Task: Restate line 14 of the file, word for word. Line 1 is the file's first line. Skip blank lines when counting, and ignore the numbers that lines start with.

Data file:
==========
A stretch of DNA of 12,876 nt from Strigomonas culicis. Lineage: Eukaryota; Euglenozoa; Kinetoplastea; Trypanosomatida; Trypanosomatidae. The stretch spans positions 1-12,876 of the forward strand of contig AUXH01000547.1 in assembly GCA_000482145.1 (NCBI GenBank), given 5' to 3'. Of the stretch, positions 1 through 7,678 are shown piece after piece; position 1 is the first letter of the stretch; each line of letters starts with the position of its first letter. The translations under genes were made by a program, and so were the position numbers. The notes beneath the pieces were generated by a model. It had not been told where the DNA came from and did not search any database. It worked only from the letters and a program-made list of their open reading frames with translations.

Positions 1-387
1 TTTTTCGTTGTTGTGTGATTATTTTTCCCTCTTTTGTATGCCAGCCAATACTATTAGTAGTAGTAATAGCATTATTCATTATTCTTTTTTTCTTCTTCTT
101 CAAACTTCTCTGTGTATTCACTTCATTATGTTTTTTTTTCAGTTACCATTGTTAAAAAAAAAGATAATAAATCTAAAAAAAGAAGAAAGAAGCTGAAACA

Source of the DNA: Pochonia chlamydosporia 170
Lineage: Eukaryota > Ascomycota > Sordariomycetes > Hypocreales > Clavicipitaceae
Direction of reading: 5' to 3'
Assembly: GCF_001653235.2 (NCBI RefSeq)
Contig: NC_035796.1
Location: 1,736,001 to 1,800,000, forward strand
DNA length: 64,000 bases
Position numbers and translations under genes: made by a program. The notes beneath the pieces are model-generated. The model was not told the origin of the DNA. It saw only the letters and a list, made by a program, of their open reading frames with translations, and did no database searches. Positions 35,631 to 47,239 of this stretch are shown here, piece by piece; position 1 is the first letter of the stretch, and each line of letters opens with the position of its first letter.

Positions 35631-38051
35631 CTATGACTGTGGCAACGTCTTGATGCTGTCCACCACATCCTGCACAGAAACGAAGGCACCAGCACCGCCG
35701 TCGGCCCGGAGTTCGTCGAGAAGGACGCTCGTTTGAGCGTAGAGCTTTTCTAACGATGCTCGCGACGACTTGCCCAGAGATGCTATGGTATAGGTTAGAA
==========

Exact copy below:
35631 CTATGACTGTGGCAACGTCTTGATGCTGTCCACCACATCCTGCACAGAAACGAAGGCACCAGCACCGCCG